Africa Media Review for March 6, 2024

Jihadists Target Schools, Displace Women in Mozambique’s Cabo Delgado
Jihadism in north Mozambique is hitting schools and displacing mostly women and children, according to a flash report by the United Nations Children’s Fund (Unicef). More than 70,000 people have been internally displaced in Mozambique’s insurgent-hit oil gas-rich Cabo Delgado and neighbouring Nampula Province since January this year. Among those, 85% of were women, Unicef said. Its report highlights that Cabo Delgado saw more than a hundred schools shut down, with another 16 closed in the Memba District of Nampula Province. Unicef fears the current displacements will aggravate an already critical situation owing to cholera outbreaks in the six districts of Cabo Delgado and Nampula…There are challenges in the Chiure district of Cabo Delgado where cholera is treated like a myth, leading to “disinformation and violence, with populations attacking cholera treatment infrastructure and staff.” According to the report, 10,900 people or 2,500 households are in seven displacement sites within Chiure. News24

Nigeria Starts Trials Against Alleged 2023 Election Offenders
Nigeria began trials this week for hundreds of people, including members of the country’s electoral commission, accused of committing offenses related to last year’s general elections. Trials for 190 people, including electoral body officials and members of the major political parties, opened in courts across the country on Monday. Lawyers from Nigeria’s Independent National Electoral Commission, or INEC, are serving as the prosecutor at the trials, with attorneys with the Nigerian Bar Association providing the defense. The INEC says the trials will serve as deterrents in future elections…Defendants are facing charges such as vote buying, stealing and destroying election materials, disorderly conduct at election venues, willful neglect of duty, possession of firearms and election-related violence. Such infractions are common in Nigeria before, during and after the polls. In last year’s general elections, police say more than 20 people were killed in election-related violence. VOA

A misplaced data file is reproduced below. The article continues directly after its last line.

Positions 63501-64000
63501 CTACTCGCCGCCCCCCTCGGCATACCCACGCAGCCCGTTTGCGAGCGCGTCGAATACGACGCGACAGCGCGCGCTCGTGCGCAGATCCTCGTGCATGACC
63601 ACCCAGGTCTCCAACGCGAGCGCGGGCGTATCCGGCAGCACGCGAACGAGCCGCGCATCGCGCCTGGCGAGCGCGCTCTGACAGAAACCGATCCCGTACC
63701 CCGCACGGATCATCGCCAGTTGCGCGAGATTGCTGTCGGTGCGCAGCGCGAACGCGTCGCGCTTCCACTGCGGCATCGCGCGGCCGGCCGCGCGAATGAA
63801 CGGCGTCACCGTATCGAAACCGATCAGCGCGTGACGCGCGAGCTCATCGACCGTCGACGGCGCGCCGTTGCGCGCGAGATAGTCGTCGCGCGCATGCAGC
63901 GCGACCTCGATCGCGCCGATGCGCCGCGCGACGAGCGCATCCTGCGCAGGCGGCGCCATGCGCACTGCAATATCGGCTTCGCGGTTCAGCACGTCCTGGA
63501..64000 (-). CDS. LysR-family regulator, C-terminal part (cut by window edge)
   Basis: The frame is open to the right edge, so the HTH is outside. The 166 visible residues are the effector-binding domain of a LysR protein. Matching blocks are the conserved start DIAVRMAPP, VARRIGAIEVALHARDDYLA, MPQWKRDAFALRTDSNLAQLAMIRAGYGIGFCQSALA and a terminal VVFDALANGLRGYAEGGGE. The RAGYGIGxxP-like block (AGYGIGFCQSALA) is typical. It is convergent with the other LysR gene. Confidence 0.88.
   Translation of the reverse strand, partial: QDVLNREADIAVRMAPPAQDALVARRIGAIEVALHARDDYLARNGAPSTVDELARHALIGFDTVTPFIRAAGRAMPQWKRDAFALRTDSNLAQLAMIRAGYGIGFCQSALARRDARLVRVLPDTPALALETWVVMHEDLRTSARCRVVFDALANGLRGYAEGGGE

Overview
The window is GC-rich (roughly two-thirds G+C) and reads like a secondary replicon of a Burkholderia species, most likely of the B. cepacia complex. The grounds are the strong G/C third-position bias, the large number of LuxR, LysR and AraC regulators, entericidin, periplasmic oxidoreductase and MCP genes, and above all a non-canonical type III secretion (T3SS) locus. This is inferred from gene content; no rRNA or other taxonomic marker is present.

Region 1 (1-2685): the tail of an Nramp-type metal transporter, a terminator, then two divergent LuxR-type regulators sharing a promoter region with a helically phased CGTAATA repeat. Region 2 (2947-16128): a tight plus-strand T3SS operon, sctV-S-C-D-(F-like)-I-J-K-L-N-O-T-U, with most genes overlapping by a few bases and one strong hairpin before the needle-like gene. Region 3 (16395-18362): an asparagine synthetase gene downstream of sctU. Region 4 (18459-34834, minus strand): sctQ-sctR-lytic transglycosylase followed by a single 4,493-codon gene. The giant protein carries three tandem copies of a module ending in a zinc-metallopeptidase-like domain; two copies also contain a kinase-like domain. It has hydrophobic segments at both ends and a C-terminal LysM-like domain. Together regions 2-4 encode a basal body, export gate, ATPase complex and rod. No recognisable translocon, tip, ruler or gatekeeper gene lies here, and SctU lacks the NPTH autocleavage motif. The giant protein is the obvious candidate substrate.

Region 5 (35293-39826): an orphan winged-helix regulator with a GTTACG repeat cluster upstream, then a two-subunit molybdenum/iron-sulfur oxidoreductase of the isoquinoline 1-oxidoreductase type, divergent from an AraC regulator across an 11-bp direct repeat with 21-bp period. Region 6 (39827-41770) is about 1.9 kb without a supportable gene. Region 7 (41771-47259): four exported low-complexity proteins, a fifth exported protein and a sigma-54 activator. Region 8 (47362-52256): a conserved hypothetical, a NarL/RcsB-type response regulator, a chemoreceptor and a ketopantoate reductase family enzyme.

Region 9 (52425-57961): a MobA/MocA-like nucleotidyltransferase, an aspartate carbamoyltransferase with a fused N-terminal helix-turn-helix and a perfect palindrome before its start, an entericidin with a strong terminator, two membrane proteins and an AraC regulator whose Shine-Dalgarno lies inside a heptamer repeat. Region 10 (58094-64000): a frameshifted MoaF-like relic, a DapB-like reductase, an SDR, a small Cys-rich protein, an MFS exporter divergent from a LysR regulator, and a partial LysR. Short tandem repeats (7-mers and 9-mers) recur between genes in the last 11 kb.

Liberia: War Crimes Court Momentum Swells
The momentum for the establishment of the War and Economic Crimes Court (WECC) in Liberia is gaining significant traction as the House of Representatives voted unanimously to endorse a Resolution for its establishment. A majority of members (49) of the House of Representatives on Tuesday, March 5, during the 16th day sitting, affixed their signatures to the instrument…The House’s decision is unprecedented as it marks the first time since the Civil War that such action has been taken by the Legislature…The establishment of a WECC is a recommendation contained in the final report of the Truth and Reconciliation Commission, which was established to investigate the root causes of the nearly three decades of civil crises…The TRC in its final report recommended the creation of an extraordinary criminal court, which would be a hybrid court composed of Liberian and international judges, prosecutors, and other staff with a mandate to try those allegedly responsible for committing serious crimes. Liberian Observer

Ghana’s President Vows No Action on Anti-LGBTQ+ Bill until Supreme Court Rules on a Challenge to It